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Diagnosticity of Masculinity and Femininity in Processing Advertising Messages
Unformatted Document Text:  7 in ad-self-congruency literature. Implicit in this line of research is that a brand, like a person, has a personality. A research review indicates that brand personality has been explored using human personality traits (Bellenger, Steinberg & Stanton, 1976; Aaker, 1997). For example, Aaker (1997) has applied a total of 309 human personality traits to establish the number and nature of brand personality dimensions and has identified five primary dimensions. Among the five brand personality dimensions, the first dimension, “sincerity,” which contains personality traits such as “family-oriented,” “honest,” “sentimental” and “friendly,” seems to correspond to the femininity dimension described earlier. On the other hand, one of the other dimensions, “ruggedness,” which is composed of personality traits such as “masculine” and “tough,” appears similar to the masculinity dimension. Therefore, it seems important to explore self-congruency effects with regard to the two dimensions of personality traits, masculinity and femininity. Indeed, past research has demonstrated that products described as having masculine qualities appeal to masculine subjects to a greater extent than to feminine subjects, whereas products described in feminine terms generate more positive responses among feminine subjects than among masculine subjects (Worth, Smith & Mackie, 1992). How individuals’ self-perceptions regarding masculinity and femininity affect their attitudes toward advertising that appeals to different user profiles has also been examined. For example, Jaffe (1990; 1994) has explored the effectiveness of role portrayals that are consistent with women's self-ratings on masculinity or congruent with their self-ratings on femininity. Her findings suggest that female subjects’ degrees of masculinity and femininity moderate their responses to congruent and incongruent ad messages, with subjects scoring higher on masculinity favoring modern positioning more than subjects scoring lower on masculinity, and subjects scoring higher on femininity favoring traditional positioning more than subjects scoring lower on femininity. Exploring the influence of both female and male subjects’ femininity on their evaluations of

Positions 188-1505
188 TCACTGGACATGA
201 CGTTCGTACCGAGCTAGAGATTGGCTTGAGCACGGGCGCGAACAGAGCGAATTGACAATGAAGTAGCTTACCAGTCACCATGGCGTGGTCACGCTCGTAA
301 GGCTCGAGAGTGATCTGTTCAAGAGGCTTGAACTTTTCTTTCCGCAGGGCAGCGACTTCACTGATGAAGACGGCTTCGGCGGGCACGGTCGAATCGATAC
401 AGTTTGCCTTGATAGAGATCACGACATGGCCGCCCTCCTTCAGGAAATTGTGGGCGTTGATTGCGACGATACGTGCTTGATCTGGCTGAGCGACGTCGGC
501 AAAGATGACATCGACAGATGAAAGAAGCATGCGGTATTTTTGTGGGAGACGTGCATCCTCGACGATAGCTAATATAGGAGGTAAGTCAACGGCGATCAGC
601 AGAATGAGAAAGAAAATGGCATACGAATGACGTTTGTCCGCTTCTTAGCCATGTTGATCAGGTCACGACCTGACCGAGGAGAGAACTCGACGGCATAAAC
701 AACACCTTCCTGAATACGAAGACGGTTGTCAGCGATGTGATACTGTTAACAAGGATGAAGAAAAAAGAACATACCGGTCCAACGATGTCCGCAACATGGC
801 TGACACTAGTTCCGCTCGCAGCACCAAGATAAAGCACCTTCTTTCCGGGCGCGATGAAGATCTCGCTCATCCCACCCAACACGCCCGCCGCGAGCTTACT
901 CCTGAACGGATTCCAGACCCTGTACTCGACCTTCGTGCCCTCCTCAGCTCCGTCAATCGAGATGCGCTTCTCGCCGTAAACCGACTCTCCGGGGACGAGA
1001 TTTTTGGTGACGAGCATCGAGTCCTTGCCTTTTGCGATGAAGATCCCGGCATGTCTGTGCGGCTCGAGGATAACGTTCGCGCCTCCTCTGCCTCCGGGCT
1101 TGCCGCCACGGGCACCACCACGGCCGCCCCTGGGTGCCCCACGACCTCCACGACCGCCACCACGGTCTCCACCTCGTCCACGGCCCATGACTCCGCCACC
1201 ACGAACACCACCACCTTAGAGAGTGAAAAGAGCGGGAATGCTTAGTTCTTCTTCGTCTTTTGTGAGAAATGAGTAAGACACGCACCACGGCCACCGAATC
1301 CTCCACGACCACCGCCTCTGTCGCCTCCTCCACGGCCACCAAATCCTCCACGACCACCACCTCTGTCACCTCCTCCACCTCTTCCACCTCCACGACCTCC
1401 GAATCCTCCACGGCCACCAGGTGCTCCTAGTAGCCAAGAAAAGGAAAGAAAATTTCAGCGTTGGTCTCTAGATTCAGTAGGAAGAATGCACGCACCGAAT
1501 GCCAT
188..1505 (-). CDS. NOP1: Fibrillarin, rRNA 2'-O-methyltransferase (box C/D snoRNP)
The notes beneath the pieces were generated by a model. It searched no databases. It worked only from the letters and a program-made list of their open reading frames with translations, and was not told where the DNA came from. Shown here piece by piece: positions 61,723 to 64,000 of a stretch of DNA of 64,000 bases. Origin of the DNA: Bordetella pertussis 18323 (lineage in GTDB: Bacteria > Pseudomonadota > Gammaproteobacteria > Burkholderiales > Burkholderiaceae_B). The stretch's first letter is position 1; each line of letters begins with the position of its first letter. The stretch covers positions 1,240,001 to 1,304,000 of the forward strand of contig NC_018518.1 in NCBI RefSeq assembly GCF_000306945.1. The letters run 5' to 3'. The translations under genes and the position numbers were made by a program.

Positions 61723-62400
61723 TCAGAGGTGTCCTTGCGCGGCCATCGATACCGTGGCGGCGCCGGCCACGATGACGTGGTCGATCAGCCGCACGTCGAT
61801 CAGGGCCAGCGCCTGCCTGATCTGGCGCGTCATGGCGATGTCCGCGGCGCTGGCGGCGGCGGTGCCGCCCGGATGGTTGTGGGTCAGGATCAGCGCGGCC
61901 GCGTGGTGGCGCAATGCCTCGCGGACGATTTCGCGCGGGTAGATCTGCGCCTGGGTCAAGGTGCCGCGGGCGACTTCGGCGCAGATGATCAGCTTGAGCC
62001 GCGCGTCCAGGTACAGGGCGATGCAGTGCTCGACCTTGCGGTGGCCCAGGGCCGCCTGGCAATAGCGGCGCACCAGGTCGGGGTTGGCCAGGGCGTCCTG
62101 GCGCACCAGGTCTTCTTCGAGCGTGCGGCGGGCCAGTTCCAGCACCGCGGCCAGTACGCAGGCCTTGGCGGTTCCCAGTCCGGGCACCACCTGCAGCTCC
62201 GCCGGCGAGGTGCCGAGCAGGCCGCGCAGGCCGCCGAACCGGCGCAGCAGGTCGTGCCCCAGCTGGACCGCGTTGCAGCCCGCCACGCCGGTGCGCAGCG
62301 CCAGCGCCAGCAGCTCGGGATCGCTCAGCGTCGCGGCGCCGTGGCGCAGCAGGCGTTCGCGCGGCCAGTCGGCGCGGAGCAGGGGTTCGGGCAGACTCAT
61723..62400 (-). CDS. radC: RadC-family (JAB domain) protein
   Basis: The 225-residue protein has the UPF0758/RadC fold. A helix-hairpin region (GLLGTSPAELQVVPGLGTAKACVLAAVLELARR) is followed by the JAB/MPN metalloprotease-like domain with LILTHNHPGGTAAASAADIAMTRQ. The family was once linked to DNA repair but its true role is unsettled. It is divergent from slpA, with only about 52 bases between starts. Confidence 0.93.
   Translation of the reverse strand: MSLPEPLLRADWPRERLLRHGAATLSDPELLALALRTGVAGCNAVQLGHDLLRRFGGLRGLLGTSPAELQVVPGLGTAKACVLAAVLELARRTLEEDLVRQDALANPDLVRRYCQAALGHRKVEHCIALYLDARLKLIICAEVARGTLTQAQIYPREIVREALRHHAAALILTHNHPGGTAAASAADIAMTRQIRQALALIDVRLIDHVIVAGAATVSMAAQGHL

Authors: Chang, Chingching.
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in ad-self-congruency literature. Implicit in this line of research is that a brand, like a person,
has a personality. A research review indicates that brand personality has been explored using
human personality traits (Bellenger, Steinberg & Stanton, 1976; Aaker, 1997). For example,
Aaker (1997) has applied a total of 309 human personality traits to establish the number and
nature of brand personality dimensions and has identified five primary dimensions. Among the
five brand personality dimensions, the first dimension, “sincerity,” which contains personality
traits such as “family-oriented,” “honest,” “sentimental” and “friendly,” seems to correspond to
the femininity dimension described earlier. On the other hand, one of the other dimensions,
“ruggedness,” which is composed of personality traits such as “masculine” and “tough,” appears
similar to the masculinity dimension. Therefore, it seems important to explore self-congruency
effects with regard to the two dimensions of personality traits, masculinity and femininity.
Indeed, past research has demonstrated that products described as having masculine
qualities appeal to masculine subjects to a greater extent than to feminine subjects, whereas
products described in feminine terms generate more positive responses among feminine subjects
than among masculine subjects (Worth, Smith & Mackie, 1992). How individuals’
self-perceptions regarding masculinity and femininity affect their attitudes toward advertising
that appeals to different user profiles has also been examined. For example, Jaffe (1990; 1994)
has explored the effectiveness of role portrayals that are consistent with women's self-ratings on
masculinity or congruent with their self-ratings on femininity. Her findings suggest that female
subjects’ degrees of masculinity and femininity moderate their responses to congruent and
incongruent ad messages, with subjects scoring higher on masculinity favoring modern
positioning more than subjects scoring lower on masculinity, and subjects scoring higher on
femininity favoring traditional positioning more than subjects scoring lower on femininity.
Exploring the influence of both female and male subjects’ femininity on their evaluations of


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